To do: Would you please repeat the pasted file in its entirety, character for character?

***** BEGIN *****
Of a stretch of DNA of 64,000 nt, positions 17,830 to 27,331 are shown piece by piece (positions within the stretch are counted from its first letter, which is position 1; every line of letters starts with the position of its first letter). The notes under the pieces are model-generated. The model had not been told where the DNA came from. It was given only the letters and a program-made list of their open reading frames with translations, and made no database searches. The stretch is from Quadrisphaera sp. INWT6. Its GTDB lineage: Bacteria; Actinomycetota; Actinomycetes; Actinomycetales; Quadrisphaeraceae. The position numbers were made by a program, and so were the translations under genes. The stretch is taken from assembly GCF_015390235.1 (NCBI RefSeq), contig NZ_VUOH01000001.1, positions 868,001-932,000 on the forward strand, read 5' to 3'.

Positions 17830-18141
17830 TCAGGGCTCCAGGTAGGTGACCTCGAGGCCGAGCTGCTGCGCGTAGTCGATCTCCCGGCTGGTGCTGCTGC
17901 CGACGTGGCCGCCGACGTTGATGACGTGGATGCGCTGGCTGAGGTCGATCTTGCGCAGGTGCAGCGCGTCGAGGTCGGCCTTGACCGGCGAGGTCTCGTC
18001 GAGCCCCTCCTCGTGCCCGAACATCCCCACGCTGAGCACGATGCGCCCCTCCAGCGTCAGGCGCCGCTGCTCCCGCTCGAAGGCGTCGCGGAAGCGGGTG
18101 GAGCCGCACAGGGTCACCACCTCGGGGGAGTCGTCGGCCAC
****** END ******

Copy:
Of a stretch of DNA of 64,000 nt, positions 17,830 to 27,331 are shown piece by piece (positions within the stretch are counted from its first letter, which is position 1; every line of letters starts with the position of its first letter). The notes under the pieces are model-generated. The model had not been told where the DNA came from. It was given only the letters and a program-made list of their open reading frames with translations, and made no database searches. The stretch is from Quadrisphaera sp. INWT6. Its GTDB lineage: Bacteria; Actinomycetota; Actinomycetes; Actinomycetales; Quadrisphaeraceae. The position numbers were made by a program, and so were the translations under genes. The stretch is taken from assembly GCF_015390235.1 (NCBI RefSeq), contig NZ_VUOH01000001.1, positions 868,001-932,000 on the forward strand, read 5' to 3'.

Positions 17830-18141
17830 TCAGGGCTCCAGGTAGGTGACCTCGAGGCCGAGCTGCTGCGCGTAGTCGATCTCCCGGCTGGTGCTGCTGC
17901 CGACGTGGCCGCCGACGTTGATGACGTGGATGCGCTGGCTGAGGTCGATCTTGCGCAGGTGCAGCGCGTCGAGGTCGGCCTTGACCGGCGAGGTCTCGTC
18001 GAGCCCCTCCTCGTGCCCGAACATCCCCACGCTGAGCACGATGCGCCCCTCCAGCGTCAGGCGCCGCTGCTCCCGCTCGAAGGCGTCGCGGAAGCGGGTG
18101 GAGCCGCACAGGGTCACCACCTCGGGGGAGTCGTCGGCCAC